A typical concentrating element (e.g., an electrostatic embodiment) is illustrated in FIG. 2. The concentrator comprises an array of small flat reflective (mirror) or refractive (lens) elements e.g., “Rigid slab”) called concentrating elements and a package (which may include electronics). Each concentrating element has a mechanism that can tilt it in one axis or two axes (X and Y). The movement of concentrating elements in X or Y axis are controlled by a feedback mechanism, which aligns the vertical axis of each concentrator system with the sun, while still concentrating the maximum amount of energy on the target (see FIG. 3). Throughout this application, the target may be a solar cell, a water heating reservoir or pipe (for one-dimensional arrays), a fuel cell reactor, a photosynthesis element, etc. A differential tracker is connected to two (or more) photo detectors (PD), which are located at a distance from each other. The differential tracker creates a differential signal that is fed to a tracking and control processor, which in turn commands the X and Y direction control processors to tilt the concentrating elements in the X or Y axis. The advantage of such a concentrating system is that it has smaller moving parts that require very little moving power, and the failure of the moving system of any of the reflective elements has negligible effect on the overall concentrated energy. However, as shown in FIG. 1, this type of concentrator system suffer from the cosine (cos) of alpha (α) problem in the early morning or late afternoon, due to the large (azimuth) angle (α) of the sun makes with respect to the normal to the concentrator element at the extremes (new sunrise and sunset). This geometry (Aeff=A cos α) is shown in FIG. 1.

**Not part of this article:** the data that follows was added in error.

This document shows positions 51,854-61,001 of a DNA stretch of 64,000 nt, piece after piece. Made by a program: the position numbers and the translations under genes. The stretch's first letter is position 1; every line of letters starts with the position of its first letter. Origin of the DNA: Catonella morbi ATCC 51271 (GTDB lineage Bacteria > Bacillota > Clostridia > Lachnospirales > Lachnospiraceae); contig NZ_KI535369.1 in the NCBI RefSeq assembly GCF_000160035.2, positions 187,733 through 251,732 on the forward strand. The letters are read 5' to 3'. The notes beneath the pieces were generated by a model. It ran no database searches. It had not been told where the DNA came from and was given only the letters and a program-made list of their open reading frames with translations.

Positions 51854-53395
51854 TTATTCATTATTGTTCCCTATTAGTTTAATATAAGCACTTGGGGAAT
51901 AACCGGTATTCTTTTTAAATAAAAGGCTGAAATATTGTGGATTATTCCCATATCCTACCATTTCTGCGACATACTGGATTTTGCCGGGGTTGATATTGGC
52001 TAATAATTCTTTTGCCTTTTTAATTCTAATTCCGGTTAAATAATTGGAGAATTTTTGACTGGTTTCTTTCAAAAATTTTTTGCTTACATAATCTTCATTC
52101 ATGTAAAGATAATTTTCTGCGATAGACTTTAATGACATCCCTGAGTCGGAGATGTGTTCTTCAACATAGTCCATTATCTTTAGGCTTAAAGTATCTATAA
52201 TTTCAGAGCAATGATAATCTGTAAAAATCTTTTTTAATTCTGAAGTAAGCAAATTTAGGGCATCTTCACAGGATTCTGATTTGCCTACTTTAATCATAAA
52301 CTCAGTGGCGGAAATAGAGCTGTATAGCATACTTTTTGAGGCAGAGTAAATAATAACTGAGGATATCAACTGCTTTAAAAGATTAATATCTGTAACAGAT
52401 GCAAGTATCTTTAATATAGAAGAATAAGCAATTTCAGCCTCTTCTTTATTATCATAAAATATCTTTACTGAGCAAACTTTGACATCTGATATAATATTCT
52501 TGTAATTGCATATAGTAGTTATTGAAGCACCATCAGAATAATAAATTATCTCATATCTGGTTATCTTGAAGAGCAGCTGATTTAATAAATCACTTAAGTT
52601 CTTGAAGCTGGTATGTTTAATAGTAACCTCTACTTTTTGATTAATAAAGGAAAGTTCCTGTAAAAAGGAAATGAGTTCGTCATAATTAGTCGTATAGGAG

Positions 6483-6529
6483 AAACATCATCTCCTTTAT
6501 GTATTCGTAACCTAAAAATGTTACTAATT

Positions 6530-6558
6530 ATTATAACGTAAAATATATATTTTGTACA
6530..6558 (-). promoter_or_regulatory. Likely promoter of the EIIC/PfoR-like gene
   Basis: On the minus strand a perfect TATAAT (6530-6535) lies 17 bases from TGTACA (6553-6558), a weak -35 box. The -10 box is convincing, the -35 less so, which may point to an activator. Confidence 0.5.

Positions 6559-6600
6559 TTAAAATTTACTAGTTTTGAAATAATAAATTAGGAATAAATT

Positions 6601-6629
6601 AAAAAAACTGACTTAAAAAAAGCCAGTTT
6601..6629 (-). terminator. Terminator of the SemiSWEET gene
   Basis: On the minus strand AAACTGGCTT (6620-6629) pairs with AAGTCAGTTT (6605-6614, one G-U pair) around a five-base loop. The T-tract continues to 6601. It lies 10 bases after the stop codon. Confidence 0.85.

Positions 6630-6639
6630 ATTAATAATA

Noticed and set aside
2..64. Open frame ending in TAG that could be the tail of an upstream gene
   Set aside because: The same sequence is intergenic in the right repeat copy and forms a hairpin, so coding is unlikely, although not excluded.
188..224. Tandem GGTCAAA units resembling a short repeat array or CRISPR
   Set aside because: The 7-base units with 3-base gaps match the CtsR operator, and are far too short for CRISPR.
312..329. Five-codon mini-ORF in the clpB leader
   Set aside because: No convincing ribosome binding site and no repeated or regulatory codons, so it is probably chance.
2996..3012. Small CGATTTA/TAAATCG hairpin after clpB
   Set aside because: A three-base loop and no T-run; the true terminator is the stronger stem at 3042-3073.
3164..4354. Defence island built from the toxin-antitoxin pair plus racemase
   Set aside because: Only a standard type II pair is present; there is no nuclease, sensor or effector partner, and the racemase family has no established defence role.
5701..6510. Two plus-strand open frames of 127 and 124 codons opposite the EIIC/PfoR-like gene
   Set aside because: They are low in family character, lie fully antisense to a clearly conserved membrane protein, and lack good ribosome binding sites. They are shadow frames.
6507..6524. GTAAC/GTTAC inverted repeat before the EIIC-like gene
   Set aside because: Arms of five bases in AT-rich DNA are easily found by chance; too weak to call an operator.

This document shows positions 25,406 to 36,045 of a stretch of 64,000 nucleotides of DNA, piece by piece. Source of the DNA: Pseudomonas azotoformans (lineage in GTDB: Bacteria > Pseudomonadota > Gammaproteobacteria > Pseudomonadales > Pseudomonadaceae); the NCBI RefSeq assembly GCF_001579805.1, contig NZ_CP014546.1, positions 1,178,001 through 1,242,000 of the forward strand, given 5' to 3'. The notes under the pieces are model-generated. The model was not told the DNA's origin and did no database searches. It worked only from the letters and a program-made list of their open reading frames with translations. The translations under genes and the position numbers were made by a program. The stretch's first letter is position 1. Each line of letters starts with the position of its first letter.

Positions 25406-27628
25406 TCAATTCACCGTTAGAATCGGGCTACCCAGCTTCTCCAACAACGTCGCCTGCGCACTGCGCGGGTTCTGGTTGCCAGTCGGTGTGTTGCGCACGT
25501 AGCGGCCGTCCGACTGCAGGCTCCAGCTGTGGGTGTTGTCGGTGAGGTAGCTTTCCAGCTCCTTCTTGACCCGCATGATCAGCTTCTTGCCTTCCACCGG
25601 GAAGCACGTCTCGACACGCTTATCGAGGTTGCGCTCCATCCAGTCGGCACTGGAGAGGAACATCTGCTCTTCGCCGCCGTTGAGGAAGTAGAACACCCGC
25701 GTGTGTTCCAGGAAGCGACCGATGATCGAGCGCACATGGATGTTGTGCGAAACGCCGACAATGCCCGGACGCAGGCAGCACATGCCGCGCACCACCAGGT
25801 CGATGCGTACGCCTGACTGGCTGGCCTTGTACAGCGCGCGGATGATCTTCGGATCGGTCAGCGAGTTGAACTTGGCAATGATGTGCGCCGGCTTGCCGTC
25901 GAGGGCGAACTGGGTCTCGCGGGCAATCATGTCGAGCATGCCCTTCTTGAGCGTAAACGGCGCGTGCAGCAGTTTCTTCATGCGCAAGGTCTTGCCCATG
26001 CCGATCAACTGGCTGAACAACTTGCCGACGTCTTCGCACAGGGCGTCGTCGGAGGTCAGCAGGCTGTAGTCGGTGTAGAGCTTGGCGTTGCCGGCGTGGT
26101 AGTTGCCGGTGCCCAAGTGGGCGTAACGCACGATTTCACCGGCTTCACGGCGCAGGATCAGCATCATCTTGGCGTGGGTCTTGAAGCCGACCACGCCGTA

FIG. 3 shows the structure of a reflective concentrator system, along with FIG. 2 (showing the concentrator element). It consists of a two-dimensional array of conductive or ferromagnetic materials that has a highly reflective top surface such as ALANOD (available from Alanod Aluminum-Veredlung GmbH & Co., Ennepetal, Germany). There are two X direction drive conductors (see, e.g., FIG. 2), which are connected to +X tilt and −X tilt control drive voltages, as shown in FIG. 2. Each concentrating element may have a tilt (T) that is proportional to the (−X voltage) minus the (+X voltage). In other words, the tilt (T) or an of the rigid slab is the result of a differential electrostatic force or other actuation mechanism 210. One of the following actuation mechanisms is used to tilt the slab: